When I was coaching collegiately in the States it was regular practice for myself or one of the other assistants on staff to give target zone signals to our servers before each ball. These targets were selected based on a combination of scouting the opposition in advance and watching developments during the match. As a head coach, though, I have very rarely given serving signals.
It’s a developmental thing, really. I want my players learning to think and act for themselves when it comes to identifying and exploiting the weaknesses of their opponent. I don’t want robot players relying on me for instruction all that time. Even if I were the type to be a controlling coach, volleyball just doesn’t allow for that sort of thing. There is very little time between rallies to communicate with the players from the bench and obviously I can do almost nothing to influence what happens while the ball is in play. The players need to be able make judgements and decisions for themselves.
Does this mean I never provide guidance? Of course not!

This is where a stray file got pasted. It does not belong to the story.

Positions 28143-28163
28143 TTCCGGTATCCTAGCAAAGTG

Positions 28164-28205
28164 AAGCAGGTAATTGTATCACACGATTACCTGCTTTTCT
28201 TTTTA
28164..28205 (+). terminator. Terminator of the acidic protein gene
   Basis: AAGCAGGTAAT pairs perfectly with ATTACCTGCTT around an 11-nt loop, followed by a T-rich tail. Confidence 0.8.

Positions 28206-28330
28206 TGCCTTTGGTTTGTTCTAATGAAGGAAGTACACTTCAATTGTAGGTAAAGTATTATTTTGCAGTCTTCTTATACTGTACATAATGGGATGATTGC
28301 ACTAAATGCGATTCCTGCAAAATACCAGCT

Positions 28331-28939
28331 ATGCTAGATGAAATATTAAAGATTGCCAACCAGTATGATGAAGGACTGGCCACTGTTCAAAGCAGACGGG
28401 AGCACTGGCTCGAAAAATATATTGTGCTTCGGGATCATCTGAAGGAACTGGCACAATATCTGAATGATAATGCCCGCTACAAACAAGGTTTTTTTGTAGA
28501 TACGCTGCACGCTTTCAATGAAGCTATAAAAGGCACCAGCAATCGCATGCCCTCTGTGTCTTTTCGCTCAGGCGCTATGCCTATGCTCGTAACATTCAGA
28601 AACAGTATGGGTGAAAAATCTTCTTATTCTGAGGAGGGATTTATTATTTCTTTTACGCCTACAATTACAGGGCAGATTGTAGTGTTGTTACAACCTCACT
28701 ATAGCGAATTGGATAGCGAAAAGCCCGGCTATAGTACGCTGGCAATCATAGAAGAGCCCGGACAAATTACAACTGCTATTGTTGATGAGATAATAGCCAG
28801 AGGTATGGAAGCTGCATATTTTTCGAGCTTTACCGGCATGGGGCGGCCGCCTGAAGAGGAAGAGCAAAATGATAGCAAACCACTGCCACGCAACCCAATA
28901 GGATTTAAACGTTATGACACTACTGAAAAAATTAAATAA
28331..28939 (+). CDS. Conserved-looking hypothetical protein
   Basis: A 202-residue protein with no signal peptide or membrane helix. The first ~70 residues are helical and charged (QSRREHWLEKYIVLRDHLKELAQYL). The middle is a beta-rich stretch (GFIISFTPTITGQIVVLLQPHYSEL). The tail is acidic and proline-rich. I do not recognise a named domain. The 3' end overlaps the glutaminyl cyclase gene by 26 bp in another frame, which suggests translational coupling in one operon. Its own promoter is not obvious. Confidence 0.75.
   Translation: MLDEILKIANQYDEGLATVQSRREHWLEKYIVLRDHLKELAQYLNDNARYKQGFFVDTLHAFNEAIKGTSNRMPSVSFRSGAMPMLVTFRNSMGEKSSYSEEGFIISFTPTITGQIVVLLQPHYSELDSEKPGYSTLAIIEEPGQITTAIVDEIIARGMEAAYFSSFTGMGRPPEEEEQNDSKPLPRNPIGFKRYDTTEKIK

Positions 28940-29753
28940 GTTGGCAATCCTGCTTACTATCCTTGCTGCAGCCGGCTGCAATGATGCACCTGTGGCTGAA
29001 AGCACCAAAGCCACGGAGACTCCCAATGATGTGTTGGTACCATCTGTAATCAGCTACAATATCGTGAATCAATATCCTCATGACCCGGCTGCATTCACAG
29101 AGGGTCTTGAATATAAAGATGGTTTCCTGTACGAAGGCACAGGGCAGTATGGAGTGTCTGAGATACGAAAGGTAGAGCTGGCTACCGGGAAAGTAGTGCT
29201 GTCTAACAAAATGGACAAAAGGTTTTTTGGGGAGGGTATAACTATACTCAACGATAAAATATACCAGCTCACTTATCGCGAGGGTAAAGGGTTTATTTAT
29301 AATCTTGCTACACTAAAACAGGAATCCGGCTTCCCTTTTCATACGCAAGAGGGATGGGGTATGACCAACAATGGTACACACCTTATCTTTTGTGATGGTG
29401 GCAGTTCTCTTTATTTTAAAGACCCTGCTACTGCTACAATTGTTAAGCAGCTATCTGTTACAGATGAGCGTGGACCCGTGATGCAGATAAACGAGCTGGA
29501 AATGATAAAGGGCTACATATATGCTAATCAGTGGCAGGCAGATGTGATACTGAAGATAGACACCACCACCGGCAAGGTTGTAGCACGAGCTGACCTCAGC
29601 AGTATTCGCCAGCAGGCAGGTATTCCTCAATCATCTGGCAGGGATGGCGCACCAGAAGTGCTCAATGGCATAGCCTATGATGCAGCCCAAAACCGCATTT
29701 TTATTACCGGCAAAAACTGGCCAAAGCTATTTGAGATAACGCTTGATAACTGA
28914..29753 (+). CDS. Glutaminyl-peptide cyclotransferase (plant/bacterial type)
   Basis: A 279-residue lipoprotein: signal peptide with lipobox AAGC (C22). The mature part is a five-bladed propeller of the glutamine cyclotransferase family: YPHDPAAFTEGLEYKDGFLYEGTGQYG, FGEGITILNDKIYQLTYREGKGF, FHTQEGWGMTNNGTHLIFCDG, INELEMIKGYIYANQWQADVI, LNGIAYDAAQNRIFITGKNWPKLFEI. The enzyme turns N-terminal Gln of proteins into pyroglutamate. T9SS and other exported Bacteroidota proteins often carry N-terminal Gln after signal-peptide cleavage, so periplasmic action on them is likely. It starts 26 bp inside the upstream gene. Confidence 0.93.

There are occasions when I do give a server specific instructions. Usually it’s as a reminder of a game plan we’ve discussed before the match, between sets, or during a timeout. Sometimes it’s as a result of my having noticed something. In the latter case, rather than just giving the server a specific target, I try to get the player to recognize what I’ve seen, which helps them develop their volleyball IQ.
Even still, there is a situational element to the question of providing service targets. Some players just don’t have the accuracy, and asking them to hit a specific zone serves very little purpose. There are also times in matches when it’s best to just let a player do a comfortable serve rather than putting the pressure of hitting a certain target on their shoulders. And sometimes you just simply don’t want to break a player’s concentration by yelling at them to get their attention.
That said, some players prefer to be told where to serve. For them they want serving to be just about executing a skill and nothing more. I don’t care for that view myself because I want players to always be engaging their court vision, but I understand it. Sometimes we just have to deal with things as they are and carry on.